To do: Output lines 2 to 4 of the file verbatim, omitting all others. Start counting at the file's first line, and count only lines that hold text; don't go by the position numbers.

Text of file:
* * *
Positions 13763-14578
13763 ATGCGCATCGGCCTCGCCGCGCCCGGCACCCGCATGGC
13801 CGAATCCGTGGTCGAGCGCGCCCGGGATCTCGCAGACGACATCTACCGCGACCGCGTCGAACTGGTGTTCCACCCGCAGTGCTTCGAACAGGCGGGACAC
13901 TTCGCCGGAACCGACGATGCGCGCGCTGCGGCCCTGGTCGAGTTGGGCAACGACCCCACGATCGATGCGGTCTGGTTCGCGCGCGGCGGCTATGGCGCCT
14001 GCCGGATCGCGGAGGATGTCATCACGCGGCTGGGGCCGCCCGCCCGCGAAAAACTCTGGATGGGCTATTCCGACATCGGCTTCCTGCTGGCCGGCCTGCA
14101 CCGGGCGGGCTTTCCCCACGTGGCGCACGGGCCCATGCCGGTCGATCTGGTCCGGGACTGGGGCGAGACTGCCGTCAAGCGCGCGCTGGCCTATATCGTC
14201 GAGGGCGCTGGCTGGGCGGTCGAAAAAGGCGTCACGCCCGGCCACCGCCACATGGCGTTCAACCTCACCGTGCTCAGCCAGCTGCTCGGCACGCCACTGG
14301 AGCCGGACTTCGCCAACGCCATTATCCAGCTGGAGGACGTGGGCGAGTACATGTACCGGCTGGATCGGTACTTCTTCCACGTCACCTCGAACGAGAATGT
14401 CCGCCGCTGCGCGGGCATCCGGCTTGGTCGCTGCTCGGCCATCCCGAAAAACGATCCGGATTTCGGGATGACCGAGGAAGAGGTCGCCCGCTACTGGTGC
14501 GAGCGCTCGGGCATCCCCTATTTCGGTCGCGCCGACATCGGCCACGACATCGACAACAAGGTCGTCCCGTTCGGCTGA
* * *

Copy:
13763 ATGCGCATCGGCCTCGCCGCGCCCGGCACCCGCATGGC
13801 CGAATCCGTGGTCGAGCGCGCCCGGGATCTCGCAGACGACATCTACCGCGACCGCGTCGAACTGGTGTTCCACCCGCAGTGCTTCGAACAGGCGGGACAC
13901 TTCGCCGGAACCGACGATGCGCGCGCTGCGGCCCTGGTCGAGTTGGGCAACGACCCCACGATCGATGCGGTCTGGTTCGCGCGCGGCGGCTATGGCGCCT